Snaking across the width of Scotland’s central belt, mostly now underground and largely invisible, weaves the Antonine Wall. This mammoth fortified barrier once marked the northernmost frontier of Rome’s empire, cleaving Scotland down the middle to defend Roman territory from troublesome Caledonian tribes to the north.
Traces of the wall’s route can still be found at a series of archaeological sites speckled along its length. Just west of Falkirk, hidden in the woods behind the staggeringly modern Falkirk Wheel boat lift, you can find one of the best-preserved sections of the wall, at the fort of Rough Castle. Here, you can still see where Britain’s Roman conquerors manipulated the landscape more than 1,800 years ago. With grassy verges rising and falling steeply, Rough Castle looks at first glance more like a geographical oddity than a historical site. While today we are surrounded by trees and the odd telegraph pole, pollen evidence suggests that, when construction on the wall began back in the second century AD, the surrounding area would have been cleared and cultivated, offering far-reaching views. The armoured ramparts must have been a dramatic sight.
Built by three legions under the command of Governor Quintus Lollius Urbicus from AD 142, the wall stretched 37 miles (or around 40,000 Roman paces) from the Firth of Forth to the Firth of Clyde. Seventeen forts punctuated its length, with smaller fortlets roughly every mile inbetween, housing a total of 6,000–7,000 soldiers. According to Professor Bill Hanson of the University of Glasgow, who specialises in Roman frontiers, “It was an enormous project. Absolutely massive – there’s no doubt it would have dominated the landscape.”
So what led Rome’s leaders to invest such a huge amount of manpower and resources in an inhospitable enemy territory more than 1,500 miles from the imperial capital? The answer, it seems, is largely down to canny political careerism on the part of the man from whom the wall takes its name – Antoninus Pius. On becoming emperor in AD 138, the reportedly mild and sensible Antoninus had no military achievements of which to boast. “In a society in which an emperor’s power, prestige and status depended upon military prowess and ability to expand the empire, Antoninus needed an expansionist project to boost his military credentials,” says Hanson. And Britain was the ideal place to pursue a politically motivated campaign. It was familiar territory for Roman troops, while a connection to Julius Caesar, who had first invaded in 55 BC, added to its propaganda potential. However, Antoninus was cautious in his ambitions. Rather than risk taking on the Caledonian tribes to bring the entirety of Scotland under Roman control, he opted for the rather more modest goal of extending the empire’s territory 100 miles further than his predecessor, Hadrian. Antoninus’s venture paid off. He was richly rewarded back in Rome with an imperial acclamation, only the second of his tenure as emperor.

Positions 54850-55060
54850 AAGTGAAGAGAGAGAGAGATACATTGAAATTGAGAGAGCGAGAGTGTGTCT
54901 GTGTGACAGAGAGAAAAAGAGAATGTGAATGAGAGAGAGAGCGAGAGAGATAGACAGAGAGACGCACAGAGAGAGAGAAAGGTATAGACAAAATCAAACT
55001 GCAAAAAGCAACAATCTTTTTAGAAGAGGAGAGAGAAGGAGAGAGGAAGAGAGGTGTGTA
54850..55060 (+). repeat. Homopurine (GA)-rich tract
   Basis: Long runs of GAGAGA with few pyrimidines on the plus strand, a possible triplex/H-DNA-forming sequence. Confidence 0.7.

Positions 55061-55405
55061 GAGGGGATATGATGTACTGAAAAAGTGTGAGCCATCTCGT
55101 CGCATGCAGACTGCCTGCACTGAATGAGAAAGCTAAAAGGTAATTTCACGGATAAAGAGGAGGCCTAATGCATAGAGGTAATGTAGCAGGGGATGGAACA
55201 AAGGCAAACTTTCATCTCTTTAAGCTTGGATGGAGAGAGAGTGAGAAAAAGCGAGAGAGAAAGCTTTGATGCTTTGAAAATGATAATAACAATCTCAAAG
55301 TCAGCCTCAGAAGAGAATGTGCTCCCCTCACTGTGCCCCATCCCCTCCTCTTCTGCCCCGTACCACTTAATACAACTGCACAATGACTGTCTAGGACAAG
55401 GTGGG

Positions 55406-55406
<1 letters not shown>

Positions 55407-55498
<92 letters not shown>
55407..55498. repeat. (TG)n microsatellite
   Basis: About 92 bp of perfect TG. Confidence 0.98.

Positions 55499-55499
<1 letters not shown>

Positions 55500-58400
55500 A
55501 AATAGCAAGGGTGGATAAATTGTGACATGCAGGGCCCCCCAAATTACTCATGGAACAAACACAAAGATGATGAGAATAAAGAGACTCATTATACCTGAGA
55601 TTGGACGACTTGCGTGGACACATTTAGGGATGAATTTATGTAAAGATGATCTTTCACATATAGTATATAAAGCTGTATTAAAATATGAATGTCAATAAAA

At Rough Castle, as a bitter wind buffets around us and we spot a pair of Wellington boots abandoned at the bottom of the ditch, Rome seems a long way away. But although it may have been on the furthest fringes of empire, this outpost was part of a much bigger, interconnected system. “While Britons would be subsumed into the army and shipped out to places such as Germany, likewise the Antonine Wall was staffed by auxiliary troops brought in from across the empire. That way, they were less likely to side with the locals. We know that the Sixth Cohort of Nervians, from modern-day Belgium, were stationed at Rough Castle, and others living on the wall hailed from as far off as Syria and Morocco.”
Life on the wall
With no written sources in existence about everyday life on the wall, the best evidence to hand is archaeological. Since the early 20th century, digs have turned up a wealth of metalwork, bronze work, coins and brooches, and plenty of pottery – “stuff you usually find” at Roman sites, Hanson says, casually listing the objects with the familiarity of someone who has found plenty such artefacts over the years.
Today, you can walk around the former site of the garrison’s barracks, regimental bathhouse, granary and commander’s residence. You can also trace sections of the military way, the Roman road running along the south of the wall to allow for the easy transportation of troops and supplies.
Unlike the stone-built Hadrian’s Wall (where ramparts still remain visible for visitors to scramble over today) the Antonine Wall was only ever a turf rampart on a stone base. Although it is thought to have risen as high as an intimidating 12ft, and was 14ft wide at points, 1,800 years of erosion by Scottish weather now mean that even the best preserved section of rampart (found at Rough Castle) is little more than a grass-covered hump. Yet the wall was no mere mound of mud. To the north of the ramparts was a massive ditch. Up to 40ft wide and 12ft deep, it was far bigger than that at Hadrian’s Wall, and perilously steep. The best surviving sections can now be found at nearby Watling Lodge. Walking along the base of the ditch today gives you a sense of the impossibility of scaling it. Even after centuries of weathering, it still looms far above our heads.